Finally, the Peninsula Bangkok developed a wastewater treatment facility to turn waste into resource again. You can see a comprehensive outline of all HSH Group sustainability commitments in their 2020 Corporate Responsibility and Sustainability Report.
IHCL is the largest hospitality company across South Asia – and they’ve adopted a firm commitment to achieving sustainability across their organisation. In fact, they’re calling sustainability a “prerequisite” for “wherever we do business”. The eco-friendly hotel chain has achieved some massive wins throughout the years. One of their main achievements was getting rid of single-use plastic and cutting their carbon footprint. The sustainable hotel chain also use renewable energy sources to power their hotels and recycle their organic waste. In 2019-2020 financial year 53 hotels under IHCL brand were recycling all of their organic waste. IHCL sustainability efforts are recognised - in total, 78 IHCL hotels hold a prestigious Earth Check Certification.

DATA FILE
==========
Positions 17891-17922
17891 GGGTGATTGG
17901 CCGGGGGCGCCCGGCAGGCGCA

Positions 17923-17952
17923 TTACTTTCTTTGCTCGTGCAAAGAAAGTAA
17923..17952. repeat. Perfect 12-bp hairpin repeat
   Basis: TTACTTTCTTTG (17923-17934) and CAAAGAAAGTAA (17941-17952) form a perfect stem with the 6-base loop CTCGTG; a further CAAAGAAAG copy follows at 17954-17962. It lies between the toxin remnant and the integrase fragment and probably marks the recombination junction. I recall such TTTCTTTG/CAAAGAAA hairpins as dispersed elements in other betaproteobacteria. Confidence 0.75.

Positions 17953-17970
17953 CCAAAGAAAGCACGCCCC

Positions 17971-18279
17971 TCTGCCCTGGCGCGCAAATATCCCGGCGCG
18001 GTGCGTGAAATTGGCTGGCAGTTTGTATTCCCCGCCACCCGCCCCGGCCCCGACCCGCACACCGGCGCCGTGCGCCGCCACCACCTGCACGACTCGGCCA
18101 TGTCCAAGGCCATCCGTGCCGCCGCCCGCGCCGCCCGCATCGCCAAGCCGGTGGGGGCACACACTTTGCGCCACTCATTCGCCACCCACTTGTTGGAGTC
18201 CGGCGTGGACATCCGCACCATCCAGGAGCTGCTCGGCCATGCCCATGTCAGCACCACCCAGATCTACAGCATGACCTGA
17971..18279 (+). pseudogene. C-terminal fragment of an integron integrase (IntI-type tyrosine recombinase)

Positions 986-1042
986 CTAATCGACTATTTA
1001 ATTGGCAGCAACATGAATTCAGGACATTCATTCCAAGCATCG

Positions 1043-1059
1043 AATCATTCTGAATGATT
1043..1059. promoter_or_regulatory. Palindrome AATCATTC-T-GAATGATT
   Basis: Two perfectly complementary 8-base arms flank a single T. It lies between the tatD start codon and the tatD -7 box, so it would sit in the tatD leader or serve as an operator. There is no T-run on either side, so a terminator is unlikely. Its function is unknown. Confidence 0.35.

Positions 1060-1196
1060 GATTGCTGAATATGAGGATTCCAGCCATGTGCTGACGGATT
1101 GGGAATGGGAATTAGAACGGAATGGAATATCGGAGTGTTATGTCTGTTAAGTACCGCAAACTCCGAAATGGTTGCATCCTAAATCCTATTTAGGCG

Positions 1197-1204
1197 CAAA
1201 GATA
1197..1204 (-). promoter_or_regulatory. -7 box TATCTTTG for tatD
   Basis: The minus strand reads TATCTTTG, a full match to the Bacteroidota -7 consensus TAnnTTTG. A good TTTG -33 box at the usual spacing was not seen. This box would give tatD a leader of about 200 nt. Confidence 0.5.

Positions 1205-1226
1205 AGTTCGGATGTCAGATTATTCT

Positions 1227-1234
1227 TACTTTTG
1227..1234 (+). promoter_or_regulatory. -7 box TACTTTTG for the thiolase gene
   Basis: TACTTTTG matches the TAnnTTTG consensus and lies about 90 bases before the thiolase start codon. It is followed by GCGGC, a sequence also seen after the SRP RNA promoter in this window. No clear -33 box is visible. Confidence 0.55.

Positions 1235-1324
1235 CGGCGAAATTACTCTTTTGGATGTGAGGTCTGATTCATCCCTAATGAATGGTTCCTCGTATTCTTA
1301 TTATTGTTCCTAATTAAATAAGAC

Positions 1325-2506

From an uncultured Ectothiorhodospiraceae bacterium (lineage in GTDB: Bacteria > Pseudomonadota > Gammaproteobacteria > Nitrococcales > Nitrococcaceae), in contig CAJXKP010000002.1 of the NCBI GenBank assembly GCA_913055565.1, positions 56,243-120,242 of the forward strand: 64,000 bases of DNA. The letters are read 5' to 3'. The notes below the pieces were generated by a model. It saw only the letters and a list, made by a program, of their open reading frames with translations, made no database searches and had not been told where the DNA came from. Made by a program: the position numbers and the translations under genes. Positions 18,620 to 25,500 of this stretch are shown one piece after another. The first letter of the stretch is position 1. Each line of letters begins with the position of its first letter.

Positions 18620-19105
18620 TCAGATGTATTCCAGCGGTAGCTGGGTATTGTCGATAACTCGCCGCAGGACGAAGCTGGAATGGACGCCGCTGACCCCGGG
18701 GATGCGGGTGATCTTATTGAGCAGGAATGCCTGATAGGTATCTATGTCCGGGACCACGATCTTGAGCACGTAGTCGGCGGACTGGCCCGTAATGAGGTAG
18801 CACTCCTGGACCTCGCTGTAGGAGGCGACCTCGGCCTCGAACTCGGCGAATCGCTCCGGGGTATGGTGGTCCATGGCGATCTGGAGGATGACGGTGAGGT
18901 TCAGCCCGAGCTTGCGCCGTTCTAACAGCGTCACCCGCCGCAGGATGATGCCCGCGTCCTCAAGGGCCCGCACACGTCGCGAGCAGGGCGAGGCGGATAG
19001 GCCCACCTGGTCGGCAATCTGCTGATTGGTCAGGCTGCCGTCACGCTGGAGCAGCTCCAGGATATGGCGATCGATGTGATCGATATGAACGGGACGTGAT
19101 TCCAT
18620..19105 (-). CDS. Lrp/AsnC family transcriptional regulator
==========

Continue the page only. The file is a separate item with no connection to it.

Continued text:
In 2021, the company announced their creation of bottling plants in 15 different IHCL hotels, operating on sustainable green energy – contributing to their further commitment to creating a more sustainable world.
#8 Sands China
Sands China, a resort operator based out of Macau and a subsidiary of the U.S. resort giant Las Vegas Sands, never cease to amaze. They boast a huge range of sustainability accomplishments including removing 2.2 million plastic straws across their operations and 15000 plastic garment bags from their laundries. Sands China also manage to divert over 8000 tonnes of waste through recycling and save over 23 million kilowatt hours through running 24 energy efficiency projects.
But that’s not all. Sands China have now committed to developing eco-friendly hotel designs and constructing green buildings. For example, the Sheraton Grand Sky Tower is going to be completely powered by a newly installed solar thermal hybrid energy plant. It’s no wonder the hotel was awarded LEED Silver Certification. You can read much more on these impressive highlights in their 2019 Sustainability Report.
How can hotels be more sustainable?